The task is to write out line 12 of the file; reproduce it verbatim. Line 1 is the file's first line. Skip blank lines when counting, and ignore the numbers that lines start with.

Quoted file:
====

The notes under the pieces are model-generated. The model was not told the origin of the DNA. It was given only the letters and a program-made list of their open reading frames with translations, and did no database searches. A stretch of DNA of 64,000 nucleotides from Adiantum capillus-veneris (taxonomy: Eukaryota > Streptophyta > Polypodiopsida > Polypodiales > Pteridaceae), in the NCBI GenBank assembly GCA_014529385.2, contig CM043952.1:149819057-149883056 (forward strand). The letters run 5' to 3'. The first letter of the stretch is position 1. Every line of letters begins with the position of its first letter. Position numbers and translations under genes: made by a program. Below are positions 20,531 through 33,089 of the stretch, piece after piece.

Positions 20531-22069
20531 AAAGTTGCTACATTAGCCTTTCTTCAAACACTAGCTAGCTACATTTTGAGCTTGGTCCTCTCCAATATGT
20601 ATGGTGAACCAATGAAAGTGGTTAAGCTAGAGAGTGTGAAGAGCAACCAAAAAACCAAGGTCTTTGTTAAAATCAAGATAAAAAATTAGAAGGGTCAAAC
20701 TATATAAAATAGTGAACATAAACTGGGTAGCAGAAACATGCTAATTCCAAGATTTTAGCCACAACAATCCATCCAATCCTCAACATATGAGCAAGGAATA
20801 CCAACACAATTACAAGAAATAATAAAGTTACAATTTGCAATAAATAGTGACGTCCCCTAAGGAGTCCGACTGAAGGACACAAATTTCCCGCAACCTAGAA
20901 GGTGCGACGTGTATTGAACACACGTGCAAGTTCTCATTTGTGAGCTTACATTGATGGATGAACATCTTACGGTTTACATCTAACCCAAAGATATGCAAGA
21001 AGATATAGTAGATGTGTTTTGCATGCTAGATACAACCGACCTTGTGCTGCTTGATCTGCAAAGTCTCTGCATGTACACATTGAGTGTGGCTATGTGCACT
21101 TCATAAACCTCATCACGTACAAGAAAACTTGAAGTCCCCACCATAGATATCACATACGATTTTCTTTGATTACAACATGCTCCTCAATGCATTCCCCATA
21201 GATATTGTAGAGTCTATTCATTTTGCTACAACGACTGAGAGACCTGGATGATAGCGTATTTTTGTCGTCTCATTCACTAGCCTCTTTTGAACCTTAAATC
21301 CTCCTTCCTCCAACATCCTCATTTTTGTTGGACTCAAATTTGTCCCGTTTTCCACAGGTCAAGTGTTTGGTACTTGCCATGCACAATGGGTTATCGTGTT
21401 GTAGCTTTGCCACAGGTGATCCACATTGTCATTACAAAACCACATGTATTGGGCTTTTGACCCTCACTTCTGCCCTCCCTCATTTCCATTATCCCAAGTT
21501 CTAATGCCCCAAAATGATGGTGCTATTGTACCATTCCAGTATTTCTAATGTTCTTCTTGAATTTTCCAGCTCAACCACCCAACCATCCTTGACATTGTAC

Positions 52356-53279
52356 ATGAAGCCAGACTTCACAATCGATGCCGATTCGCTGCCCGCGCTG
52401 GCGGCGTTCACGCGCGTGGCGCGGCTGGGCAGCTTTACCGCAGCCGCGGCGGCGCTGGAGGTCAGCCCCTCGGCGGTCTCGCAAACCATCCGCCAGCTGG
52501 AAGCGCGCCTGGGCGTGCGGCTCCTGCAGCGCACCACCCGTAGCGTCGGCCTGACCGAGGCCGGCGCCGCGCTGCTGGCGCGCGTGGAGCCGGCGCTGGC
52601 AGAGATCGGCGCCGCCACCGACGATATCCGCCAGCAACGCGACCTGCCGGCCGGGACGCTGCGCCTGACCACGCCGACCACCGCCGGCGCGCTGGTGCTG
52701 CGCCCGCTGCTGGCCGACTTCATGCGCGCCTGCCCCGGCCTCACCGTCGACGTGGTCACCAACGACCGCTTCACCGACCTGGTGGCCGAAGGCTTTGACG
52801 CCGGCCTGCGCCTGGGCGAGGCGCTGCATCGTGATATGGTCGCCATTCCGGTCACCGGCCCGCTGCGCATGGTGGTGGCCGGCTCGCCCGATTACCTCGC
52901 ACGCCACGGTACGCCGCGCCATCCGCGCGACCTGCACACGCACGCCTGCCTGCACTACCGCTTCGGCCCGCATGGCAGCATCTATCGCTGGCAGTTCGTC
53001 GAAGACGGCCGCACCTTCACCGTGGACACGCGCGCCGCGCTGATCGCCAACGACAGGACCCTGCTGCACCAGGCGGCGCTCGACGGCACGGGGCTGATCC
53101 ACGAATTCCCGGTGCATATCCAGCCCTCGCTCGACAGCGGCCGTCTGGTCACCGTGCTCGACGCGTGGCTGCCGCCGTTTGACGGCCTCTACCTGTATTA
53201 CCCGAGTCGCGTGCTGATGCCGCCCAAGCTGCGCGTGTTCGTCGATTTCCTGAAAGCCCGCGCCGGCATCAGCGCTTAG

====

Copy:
21401 GTAGCTTTGCCACAGGTGATCCACATTGTCATTACAAAACCACATGTATTGGGCTTTTGACCCTCACTTCTGCCCTCCCTCATTTCCATTATCCCAAGTT